Eytan Shander isn’t a native of Philadelphia.
But he is the voice of the city he considers home.
Shander, who has been on the radio for 10 years, including stints at 94.1 WIP and ESPN Radio, is back with 97.5 The Fanatic doing weekend shows. He’s been back for a few weeks now and he’s happy to be in the town where he came into his own as a sports talk host.
“I’m on the air in six hours and I’m already headed in,” Shander said. “I’ll just go and hang out at the studio and watch Mike (Missanelli’s show).
“I was on last week and before my show, I was getting the butterflies in the stomach. I was getting nervous, I was starting to sweat and my mind was going so fast, thinking about everything I was going to talk about. I love doing sports talk, but doing it here is something I’ve always enjoyed.”
Shander considers himself a Philly guy in some ways because, despite being from New York, he has always been an Eagles fan.
“I grew up in a Mets house,” Shander said. “But my uncle was a huge Eagles fan. He was from South Philly, and I remember him coming to get me on Saturday nights and we’d watch the Eagles.
“When I got older, late middle school or high school, my mom would always try and get me tickets to preseason games. I was a kid, I didn’t know, and you’d see the stars playing a half or a quarter, so I would get excited. And even after they came out, I didn’t know, I was cheering the uniform. I’ve always been an Eagles fan. I have a picture from my Bar Mitzvah wearing an Eagles hat. That’s concrete proof.”
Being an Eagles fan is one thing, but Shander has now had ties to the Philly area, on and off, since 2004, shortly after he graduated from the Connecticut School of Broadcasting. He previously earned a philosophy degree from Gettysburg College.
“I think it was either (Missanelli) or Anthony Gargano who told me that I’ll never be a tier 1 guy because I’m not from here, and I’ll never have stories about growing up in King of Prussia or riding the El,” Shander said. “But I’m a tier 2 guy because I am now here, I’ve thrown myself into the city, I love it here and I’m an Eagles fan.”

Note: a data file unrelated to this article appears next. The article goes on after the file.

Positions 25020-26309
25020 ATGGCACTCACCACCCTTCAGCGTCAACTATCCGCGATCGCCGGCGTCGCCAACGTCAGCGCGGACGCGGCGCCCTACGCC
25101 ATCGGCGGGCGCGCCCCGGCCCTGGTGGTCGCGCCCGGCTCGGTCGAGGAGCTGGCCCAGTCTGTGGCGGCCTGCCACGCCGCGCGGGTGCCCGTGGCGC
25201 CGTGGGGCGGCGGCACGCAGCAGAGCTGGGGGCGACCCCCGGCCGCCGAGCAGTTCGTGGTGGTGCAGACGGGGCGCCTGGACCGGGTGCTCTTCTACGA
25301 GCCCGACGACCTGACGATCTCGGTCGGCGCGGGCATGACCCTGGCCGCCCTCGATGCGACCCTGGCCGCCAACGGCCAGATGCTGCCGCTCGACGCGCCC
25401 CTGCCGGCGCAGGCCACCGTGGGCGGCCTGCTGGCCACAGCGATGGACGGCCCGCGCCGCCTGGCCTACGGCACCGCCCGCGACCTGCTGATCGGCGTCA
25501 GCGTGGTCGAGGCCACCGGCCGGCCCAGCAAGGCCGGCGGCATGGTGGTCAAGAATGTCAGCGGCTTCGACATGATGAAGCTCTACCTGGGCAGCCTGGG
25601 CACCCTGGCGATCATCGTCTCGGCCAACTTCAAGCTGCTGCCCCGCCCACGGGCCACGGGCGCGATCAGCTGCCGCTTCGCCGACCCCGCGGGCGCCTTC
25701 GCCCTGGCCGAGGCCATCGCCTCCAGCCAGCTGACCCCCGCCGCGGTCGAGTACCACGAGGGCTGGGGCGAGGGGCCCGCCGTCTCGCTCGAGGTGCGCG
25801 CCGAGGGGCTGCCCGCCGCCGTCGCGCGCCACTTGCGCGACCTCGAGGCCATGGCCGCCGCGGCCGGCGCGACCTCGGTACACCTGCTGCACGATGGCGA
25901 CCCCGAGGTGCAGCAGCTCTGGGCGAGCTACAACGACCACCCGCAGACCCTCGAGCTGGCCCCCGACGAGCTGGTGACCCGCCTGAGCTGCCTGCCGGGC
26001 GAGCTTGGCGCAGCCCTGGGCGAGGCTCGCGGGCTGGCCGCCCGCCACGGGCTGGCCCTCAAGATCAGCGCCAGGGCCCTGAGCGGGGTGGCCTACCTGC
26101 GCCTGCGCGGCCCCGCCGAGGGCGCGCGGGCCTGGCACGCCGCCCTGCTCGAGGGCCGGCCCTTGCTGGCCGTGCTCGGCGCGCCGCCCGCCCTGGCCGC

Shander’s rise in the eyes (and ears) of Philly fans is easy to explain.
But his path to getting behind the microphone wasn’t your typical story.
After getting out of school with a philosophy degree, Shander worked in various jobs, including working on movies for Hallmark’s entertainment brand. Then he wound up in Washington, D.C.
There, he was behind a microphone, but he wasn’t taking callers. He was spitting rhymes.
“I was a rapper,” Shander said. “I released an album, I did some touring. I wasn’t Eminem or anything, but I had fun.
“Where I lived, that wasn’t a great place. I wouldn’t allow my mom or family to come visit me. If I did, she wouldn’t have let me stay there. I’m talking rats. It was disgusting.”
Upon getting out of the rap game, Shander got a job in a warehouse, and he decided to enroll in the Connecticut School of Broadcasting.
He knew exactly what he wanted to do.
“When I was at the warehouse, we all had days where we could pick what we wanted on the radio,” Shander said. “One guy wanted rap, one guy wanted classic rock. When it was my day, we’d listen to sports talk.
“I knew I loved that, so I went to the school and told them I didn’t want to learn anything but what it takes to be a sports talk show host. I didn’t want to learn video editing, although now the two have been combined, but I just wanted to be a talk show host.”
Shander got an internship with a station in Atlantic City. There, he would spend hours at the station, then when his shift would end, he’d head to his home in Philly, but would make a pit stop to take in ballgames.
“My internship would be four or five hours some days,” he said. “So I’d do that, then I’d go to the Phillies game or the Flyers or Sixers. That would give me something to talk about the next day. It gave me credibility.”
Later, he got a job at WIP. There, he started out as a producer. Then he would do some announcing. Finally, he became an on-air personality.
“That was what I wanted, I loved being on the air in Philly,” Shander said. “I learned so much while being there. I was very lucky to have a lot of people take interest and help me.”
There is a long list of people who saw the radio rookie trying to find his way.
Among those who he credits for helping him: Big Daddy Graham, Al Morganti, Glen Macnow, Jason Myrtetus and program directors Ed Palentino and Andy Bloom.
And two of the voices who gave him the best advice are Angelo Cataldi and Michael Smerconish.
“I’ll never forget, twice I was too aggressive with callers and both of them told me to relax,” Shander said. “Once, Michael Smerconish was listening to me while he was driving into work, and I ripped into somebody and he told me to be myself and that I didn’t have to (yell) at every caller.
“Then Angelo was listening to me coming in one day. I was doing a show about worst things and a guy called up and said I was the worst radio host. I buried him back. So Angelo gets in and said, ‘what are you doing? When you get something like that, agree with them. Make fun of yourself. You don’t have to be serious. Tell them the program director is going to take you off during the next break. Have fun!’